Simply rinse your bocconcini, put it in a sterilized glass jar, add herbs and enough olive oil to cover the very top of the cheese. Keep it in the refrigerator and eat it any which way you can as fast as you can! 

Kids, Unplug!

Imagine misplacing your ten year old - a digital native - and looking for him in vain. You try shouting, phoning, Facebooking, Tweeting, Slacking, Skyping, texting, Face-timing with no answer. 

Then, suddenly, your digital-immigrant brain suggests 'Minecraft'. You log-into his user account on your laptop. You launch the game, you maneuver your way around the hot lava, through the pen of sheep. You swim the length of his 200 yard lap pool, climb the stairs of his McMansion, and  traverse his booby-trapped garden. Pass through his grotto, hike the verdant fields beyond and there you find him -  riding a horse. You catch up to him, clash swords, grab his attention and you text ‘phone, home, now!’


Until my son turned ten, I set draconian limits on his media consumption and I consumed all media with him (Friday night movies like E.T. and Saturday morning Looney Tunes).   But with the proliferation of gadgets in our home like the iPod, DS, and laptop, he began to spend more and more time alone (and with friends) in virtual landscapes. 

The desire to limit my son's screen time has always had more to do with my gut instinct - and Bill Gate's famous decision to limit his kid to 45 minutes a day - than anything else. But it turns out it's not-so-common sense. The American Academy of Pediatrics recommends just 1 to 2 hours of entertainment screen time a day for kids over the age of two. Yet the average 13-18 year old spends close to eight hours a day online according to the Pew Research Center. 


My favorite health writer,  the New York Times' Jane Brody, recently published an article "Screen Addiction Is Taking a Toll on Children"  illustrating that  "..there’s no question that American youths are plugged in and tuned out of “live” action for many more hours of the day than experts consider healthy for normal development." With a follow up article "How to Cut Children’s Screen Time? Say No to Yourself First."   she bluntly states"Parents are often at fault, directly or indirectly, when children and teenagers become hooked on electronic media, playing video games or sending texts many hours a day instead of interacting with the real world and the people in it."

Long before reading these articles and the studies Brody quotes, my young son and I discussed how to maintain our eye-to-eye, face-to-face, parent-to-child connection as he stands on the brink of middle school where even his relationships with peers may soon play out on Social Media.


Unplugging is a challenge for both of us - how do we determine the weather? the time? communicate with friends (not the dreaded telephone!), find recipes for dinner? the rules of Crazy 8s? Like any worthwhile pursuit - it takes practice (even discipline). But there are huge benefits to it - not the least of which is nurturing my son's skills in the real world - from eye contact to the art of conversation and play. Not to mention my own skills, will I ever beat him at a game of "spit”?

Sharpie tea set


This week my son and I transformed a set of plain white ceramic tea cups and saucers into a tea set fit for two adorable nieces. Inspired by a few days home from school with a cold - we wrote a story about two little mice who wander into a warm house and share tea with a sniffy little boy. Then we recreated the characters on a tea set.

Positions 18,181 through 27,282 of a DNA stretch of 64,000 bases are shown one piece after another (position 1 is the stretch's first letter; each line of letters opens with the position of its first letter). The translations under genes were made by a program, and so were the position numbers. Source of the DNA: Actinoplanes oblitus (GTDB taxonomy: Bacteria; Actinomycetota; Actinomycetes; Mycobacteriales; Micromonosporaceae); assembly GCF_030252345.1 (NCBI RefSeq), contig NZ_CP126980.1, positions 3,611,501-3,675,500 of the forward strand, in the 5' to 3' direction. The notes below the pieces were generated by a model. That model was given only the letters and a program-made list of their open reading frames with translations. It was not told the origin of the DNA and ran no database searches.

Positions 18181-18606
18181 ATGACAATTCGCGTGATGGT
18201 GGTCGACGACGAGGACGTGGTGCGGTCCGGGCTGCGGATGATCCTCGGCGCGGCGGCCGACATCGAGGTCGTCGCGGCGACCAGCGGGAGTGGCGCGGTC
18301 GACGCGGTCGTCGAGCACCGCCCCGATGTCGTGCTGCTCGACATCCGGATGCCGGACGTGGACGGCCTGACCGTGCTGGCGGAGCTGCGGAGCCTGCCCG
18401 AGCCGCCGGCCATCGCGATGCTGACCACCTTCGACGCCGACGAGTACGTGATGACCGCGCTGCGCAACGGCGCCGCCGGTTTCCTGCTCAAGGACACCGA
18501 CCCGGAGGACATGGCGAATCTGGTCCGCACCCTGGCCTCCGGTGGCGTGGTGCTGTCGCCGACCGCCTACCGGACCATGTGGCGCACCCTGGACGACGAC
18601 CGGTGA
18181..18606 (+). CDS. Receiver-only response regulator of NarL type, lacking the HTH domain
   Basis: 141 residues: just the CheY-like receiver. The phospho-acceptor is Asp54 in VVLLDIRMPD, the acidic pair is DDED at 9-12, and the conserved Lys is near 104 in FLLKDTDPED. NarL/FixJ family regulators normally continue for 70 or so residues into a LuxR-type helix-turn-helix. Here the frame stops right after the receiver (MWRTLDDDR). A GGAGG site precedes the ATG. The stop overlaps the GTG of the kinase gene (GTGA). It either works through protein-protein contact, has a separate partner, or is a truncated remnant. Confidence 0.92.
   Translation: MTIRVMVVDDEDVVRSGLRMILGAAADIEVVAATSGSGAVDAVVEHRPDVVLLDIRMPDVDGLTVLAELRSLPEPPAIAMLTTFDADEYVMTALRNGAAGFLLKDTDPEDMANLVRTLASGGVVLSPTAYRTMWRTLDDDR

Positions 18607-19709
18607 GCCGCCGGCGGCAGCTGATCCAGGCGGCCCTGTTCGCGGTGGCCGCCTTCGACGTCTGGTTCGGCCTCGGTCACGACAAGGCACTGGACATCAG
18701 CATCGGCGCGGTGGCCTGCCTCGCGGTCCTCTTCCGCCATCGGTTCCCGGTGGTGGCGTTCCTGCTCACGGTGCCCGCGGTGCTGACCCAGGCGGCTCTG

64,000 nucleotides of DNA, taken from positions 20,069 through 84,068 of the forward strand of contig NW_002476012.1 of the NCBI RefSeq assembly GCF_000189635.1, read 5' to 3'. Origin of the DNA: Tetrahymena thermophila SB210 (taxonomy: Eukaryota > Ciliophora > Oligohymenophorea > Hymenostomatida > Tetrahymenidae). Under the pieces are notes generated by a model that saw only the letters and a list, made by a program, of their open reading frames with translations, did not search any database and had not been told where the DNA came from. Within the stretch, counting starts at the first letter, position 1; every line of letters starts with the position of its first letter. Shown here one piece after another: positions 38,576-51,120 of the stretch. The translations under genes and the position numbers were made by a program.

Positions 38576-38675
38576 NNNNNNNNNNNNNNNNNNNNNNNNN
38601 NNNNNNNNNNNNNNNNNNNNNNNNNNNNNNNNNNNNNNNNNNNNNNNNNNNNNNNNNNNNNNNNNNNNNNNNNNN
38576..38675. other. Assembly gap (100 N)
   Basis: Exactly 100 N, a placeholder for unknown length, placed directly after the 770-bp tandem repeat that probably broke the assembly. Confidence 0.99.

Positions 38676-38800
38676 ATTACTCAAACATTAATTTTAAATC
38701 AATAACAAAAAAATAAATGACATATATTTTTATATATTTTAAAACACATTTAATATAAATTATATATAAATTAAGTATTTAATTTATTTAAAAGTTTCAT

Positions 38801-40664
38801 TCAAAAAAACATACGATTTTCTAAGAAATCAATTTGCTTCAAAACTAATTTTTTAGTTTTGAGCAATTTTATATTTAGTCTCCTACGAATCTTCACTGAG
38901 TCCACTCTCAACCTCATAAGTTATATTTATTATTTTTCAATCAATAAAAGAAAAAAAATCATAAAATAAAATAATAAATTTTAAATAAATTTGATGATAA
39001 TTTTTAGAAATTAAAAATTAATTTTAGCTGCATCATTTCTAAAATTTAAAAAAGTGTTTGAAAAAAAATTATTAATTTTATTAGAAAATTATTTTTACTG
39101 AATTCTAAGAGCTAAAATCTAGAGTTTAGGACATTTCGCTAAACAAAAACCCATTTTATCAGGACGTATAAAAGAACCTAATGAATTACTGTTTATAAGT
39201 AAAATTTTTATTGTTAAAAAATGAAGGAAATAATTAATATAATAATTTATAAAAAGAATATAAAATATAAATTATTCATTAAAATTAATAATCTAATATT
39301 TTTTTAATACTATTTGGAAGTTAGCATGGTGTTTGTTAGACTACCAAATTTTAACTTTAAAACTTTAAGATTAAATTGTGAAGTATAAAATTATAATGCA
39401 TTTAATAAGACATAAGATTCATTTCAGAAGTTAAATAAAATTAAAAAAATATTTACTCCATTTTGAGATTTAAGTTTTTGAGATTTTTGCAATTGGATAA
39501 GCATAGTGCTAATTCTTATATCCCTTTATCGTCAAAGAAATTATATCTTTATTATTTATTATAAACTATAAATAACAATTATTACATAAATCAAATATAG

Using oil-based sharpies in red, gold and silver, we directly and on the dishes. Then we put them on a baking tray in a cold oven, set the temperature to 350F and baked them for thirty minutes. We once made an entire set of dishes as a school auction project and our research tells us they will even be dishwasher safe!


Improving Feng Shui with a DIY Hataki Duster


Legend suggests a Japanese hataki duster - made of bamboo and cotton cloth - activates positive Feng Shui. Rather than collecting dust - it pushes it to the floor to be swept up. The French housewares company Perigot makes beautiful hataki dusters you’ll find in the basement bricolage of Paris’ Bazar de l'Hôtel de Ville. But you can easily make one from your own favorite fabric - as useful as it is beautiful.

All you need is a length of bamboo, some fabric and twine. Cut two rectangular pieces of fabric and iron accordian folds into them. Position the folded fabric on either side of one end of the bamboo. Tie with twine. Fold the fabric back and wrap the twine around again. I chose to make mine with a five foot long bamboo pole from my garden for hard to reach cob webs.


The Magic of Tidying Up


You may have read already read the rave reviews, but what  no one has told you about Marie Kondo’s “The Life-Changing Magic of Tidying Up” is that it is a beautiful little volume you’ll enjoy holding in your hands and the magic lies in the last few chapters. 

Along with detailed tutorials on how to tidy in “marathon’” style to avoid “rebounding” and exactly how to roll one’s socks - Kondo encourages you to only acquire and hold onto the things that truly spark “joy” because “being surrounded by things that spark joy makes you happy.”  

It isn’t until the last chapter of the book that she reveals the magic really lies in accumulating and tidying less.  She points out you can truly cherish only a few things at a time - and spending your time acquiring and tidying a mountain of possessions defeats the purpose of life.  In her words: “...put your house in order now, once and forever….Pour your time and passion into what brings you the most joy, your mission in life. I am convinced that putting your house in order will help you find the mission that speaks to your heart. Life truly begins after you have put your house in order.”